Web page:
I wrote the following column for New Communications
Review, a publication of the very
interesting Society for New Communications Research. Special thanks to their chief Jennifer
McClure for the opportunity.
Dealing with Detractors: Responding to Negative Word of
By Andy Sernovitz
Author, Word of Mouth Marketing: How Smart Companies Get
What do you do when you’re attacked by a blogger? How do you
respond to unfair criticism in a message board?
What you can do is tell your story. Jump in, join the
conversation, and be a part of it.
You can make sure that the conversation ends on a
positive note, that your views are heard, and that you’re part of the
Working with bloggers is hard for many PR-trained
executives because of the inherent lack of control over the situation. It’s
about learning to respond and participate instead of plant and initiate. It’s
no longer about managing what other people say, but letting your own words
speak for themselves. And it’s about earning respect (but not necessarily
agreement) from bloggers by showing you know how to participate the right way.
Six steps to dealing with blog criticism:
1. Be human. It’s easy to attack a faceless corporation.
It’s hard to attack a person you know by name. As soon as you comment on a
negative post – with your real name – much of the meanness will go out of the
conversation. Dell has proven this time and again. It’s easy to rant about
Dell, it’s hard to be nasty with Lionel, Andrew, or Geoff reply. (They are nice
guys – watch this: http://www.damniwish.com/2007/06/my_day_at_dell_.html)
2. Participate. Nothing earns more credibility with
bloggers than a company that is part of the blog community. Blog. Comment.
Converse. Don’t be a stranger. It’s too late if you aren’t already blogging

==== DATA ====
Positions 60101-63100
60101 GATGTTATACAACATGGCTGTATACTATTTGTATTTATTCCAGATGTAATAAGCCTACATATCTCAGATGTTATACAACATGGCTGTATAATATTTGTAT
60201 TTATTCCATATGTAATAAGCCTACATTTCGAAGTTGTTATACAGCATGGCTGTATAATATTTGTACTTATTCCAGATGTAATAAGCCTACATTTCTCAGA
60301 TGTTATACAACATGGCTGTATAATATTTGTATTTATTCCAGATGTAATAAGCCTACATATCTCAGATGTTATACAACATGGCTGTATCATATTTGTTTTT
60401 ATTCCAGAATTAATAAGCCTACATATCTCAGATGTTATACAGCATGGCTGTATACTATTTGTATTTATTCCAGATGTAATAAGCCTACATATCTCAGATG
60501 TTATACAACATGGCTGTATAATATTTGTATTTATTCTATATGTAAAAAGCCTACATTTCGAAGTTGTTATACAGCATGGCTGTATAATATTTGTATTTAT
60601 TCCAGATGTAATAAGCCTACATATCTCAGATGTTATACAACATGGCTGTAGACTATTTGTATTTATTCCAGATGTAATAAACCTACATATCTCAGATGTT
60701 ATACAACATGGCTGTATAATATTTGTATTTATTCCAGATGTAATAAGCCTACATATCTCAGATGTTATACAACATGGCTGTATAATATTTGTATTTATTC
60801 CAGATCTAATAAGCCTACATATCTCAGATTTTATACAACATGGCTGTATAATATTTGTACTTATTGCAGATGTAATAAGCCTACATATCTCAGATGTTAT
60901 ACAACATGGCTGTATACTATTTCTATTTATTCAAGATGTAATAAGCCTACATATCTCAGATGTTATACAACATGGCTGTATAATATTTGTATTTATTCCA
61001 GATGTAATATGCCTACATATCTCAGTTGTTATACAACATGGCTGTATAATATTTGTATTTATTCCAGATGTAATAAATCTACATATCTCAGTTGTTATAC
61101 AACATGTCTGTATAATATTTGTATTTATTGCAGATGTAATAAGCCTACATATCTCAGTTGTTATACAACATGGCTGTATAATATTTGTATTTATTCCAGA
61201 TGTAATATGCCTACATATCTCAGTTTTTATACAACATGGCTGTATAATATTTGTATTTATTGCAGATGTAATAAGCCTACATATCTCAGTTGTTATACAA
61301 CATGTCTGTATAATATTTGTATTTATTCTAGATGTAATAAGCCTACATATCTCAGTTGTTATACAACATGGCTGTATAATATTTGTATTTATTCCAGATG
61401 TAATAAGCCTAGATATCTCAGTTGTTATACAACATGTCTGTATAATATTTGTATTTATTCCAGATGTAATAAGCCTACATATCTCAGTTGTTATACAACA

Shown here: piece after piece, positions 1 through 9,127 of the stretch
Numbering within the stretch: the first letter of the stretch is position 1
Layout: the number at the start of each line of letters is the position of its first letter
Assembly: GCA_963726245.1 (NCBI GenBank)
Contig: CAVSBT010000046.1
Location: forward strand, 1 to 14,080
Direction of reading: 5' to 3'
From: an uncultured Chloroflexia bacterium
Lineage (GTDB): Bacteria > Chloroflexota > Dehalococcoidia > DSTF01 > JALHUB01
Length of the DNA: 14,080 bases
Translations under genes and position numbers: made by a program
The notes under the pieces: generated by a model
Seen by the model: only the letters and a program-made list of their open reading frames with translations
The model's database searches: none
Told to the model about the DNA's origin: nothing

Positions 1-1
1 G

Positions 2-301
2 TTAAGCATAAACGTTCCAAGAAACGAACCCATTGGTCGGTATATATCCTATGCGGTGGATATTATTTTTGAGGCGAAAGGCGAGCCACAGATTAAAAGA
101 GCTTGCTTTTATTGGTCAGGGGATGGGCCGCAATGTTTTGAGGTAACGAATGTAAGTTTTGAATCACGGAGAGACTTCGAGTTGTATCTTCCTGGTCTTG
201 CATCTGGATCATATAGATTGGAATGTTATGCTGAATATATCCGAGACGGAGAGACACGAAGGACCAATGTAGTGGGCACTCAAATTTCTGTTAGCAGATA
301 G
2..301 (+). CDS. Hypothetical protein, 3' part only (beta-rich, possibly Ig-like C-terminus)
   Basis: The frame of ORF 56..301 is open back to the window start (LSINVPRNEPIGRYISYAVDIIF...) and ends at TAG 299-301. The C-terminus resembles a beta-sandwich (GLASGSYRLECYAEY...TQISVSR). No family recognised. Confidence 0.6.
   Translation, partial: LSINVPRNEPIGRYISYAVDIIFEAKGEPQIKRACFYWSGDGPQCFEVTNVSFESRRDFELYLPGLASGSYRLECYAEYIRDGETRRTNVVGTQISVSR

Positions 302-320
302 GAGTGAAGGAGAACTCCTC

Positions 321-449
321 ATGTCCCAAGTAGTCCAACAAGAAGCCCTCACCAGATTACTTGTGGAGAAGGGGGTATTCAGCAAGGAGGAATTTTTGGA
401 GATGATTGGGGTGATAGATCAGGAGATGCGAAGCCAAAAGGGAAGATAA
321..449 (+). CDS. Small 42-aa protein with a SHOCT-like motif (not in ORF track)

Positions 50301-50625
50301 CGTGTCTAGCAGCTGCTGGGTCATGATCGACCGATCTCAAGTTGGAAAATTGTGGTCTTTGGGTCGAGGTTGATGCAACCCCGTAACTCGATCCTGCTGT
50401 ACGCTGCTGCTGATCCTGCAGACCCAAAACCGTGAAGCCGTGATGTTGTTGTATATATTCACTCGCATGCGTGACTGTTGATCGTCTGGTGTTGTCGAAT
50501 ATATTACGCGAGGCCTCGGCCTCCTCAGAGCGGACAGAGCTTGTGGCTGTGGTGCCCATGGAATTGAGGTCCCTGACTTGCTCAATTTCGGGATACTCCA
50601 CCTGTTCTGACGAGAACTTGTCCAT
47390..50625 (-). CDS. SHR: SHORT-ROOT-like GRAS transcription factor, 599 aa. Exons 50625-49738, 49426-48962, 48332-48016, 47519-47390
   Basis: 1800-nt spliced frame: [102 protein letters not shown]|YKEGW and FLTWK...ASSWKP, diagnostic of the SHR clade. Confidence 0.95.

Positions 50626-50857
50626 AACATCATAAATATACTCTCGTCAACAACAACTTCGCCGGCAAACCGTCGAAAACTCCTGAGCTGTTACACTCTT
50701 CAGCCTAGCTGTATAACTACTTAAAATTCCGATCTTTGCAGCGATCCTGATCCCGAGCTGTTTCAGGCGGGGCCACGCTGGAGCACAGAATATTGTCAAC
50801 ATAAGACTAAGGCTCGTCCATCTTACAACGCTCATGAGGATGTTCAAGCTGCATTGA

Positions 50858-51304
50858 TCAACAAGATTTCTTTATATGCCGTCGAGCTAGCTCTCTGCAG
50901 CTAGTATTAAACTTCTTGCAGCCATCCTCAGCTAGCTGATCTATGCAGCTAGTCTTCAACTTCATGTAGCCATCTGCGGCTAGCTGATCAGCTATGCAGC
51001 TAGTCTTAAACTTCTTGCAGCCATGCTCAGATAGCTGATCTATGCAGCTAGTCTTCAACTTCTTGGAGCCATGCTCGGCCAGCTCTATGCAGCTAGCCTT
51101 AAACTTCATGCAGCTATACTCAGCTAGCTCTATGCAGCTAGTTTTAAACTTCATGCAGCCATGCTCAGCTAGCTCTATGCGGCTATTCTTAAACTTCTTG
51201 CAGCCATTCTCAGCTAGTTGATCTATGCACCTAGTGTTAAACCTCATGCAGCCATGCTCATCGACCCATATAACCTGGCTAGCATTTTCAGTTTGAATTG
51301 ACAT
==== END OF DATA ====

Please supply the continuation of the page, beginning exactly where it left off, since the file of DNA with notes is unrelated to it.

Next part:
when a negative attack happens. You can’t earn respect after you need it …
you need to earn it up front, and build a storehouse of good will.
3. Show that you are listening. Many bloggers are
(pleasantly) shocked when they find out that a company is actually reading what
they write. Post a note when you read something you like. Post replies and
comments when you see unfair criticism. Post an offer of help when you hear a
complaint. Always identify your affiliation with your company, and offer to
solve any problems. In many, many cases, this is the most important thing you
4. Convert critics when you can. You can’t make all
people happy all time, but you sure can try. Work your butt off to find ways to
make people happy. You should be doing this for all customers, but you should
work extra hard to help bloggers. There is a double payoff here: First, you’ll
have the story of a happy resolution as the most recent post on the blogs.
Second, much research shows that converted critics are the most enthusiastic
5. Write for the record. In the end, don’t expect to win
every point in every blog debate. It’s not possible. What you can do, however,
is tell your side of the story. Post comments or entries in your own blog for
posterity. Remember the permanent record, and write what you want history to
see. Future readers are smart – they’ll understand your views, they’ll
interpret the attack in context, and they’ll appreciate your willingness to
engage. (Don’t forget – some people are just plain crazy. If you see it, so
will other readers.)
6. Move on. Once you’ve made a genuine attempt to resolve
a problem, and after you’ve told your side of the story, it’s time to let it
go. You’ve done all you can, and anything else will just drive more traffic to
the negative post. Try to resist the temptation to get drawn into a fight. As
they say "Never pick a fight with anyone who buys ink by the barrel."
You can’t win a fight on someone else’s blog – they will always get the last
The Bottom Line
If you want a good rep in the blogosphere, you need to be
good. Genuinely good.
Your reputation is the amount of respect you earn, less
the number of people you annoy. So choose to earn respect.
In the end, it’s much more fun to go to work each day at
a respected company that is honest, fun, and treats people well. You might as
well work to make that happen.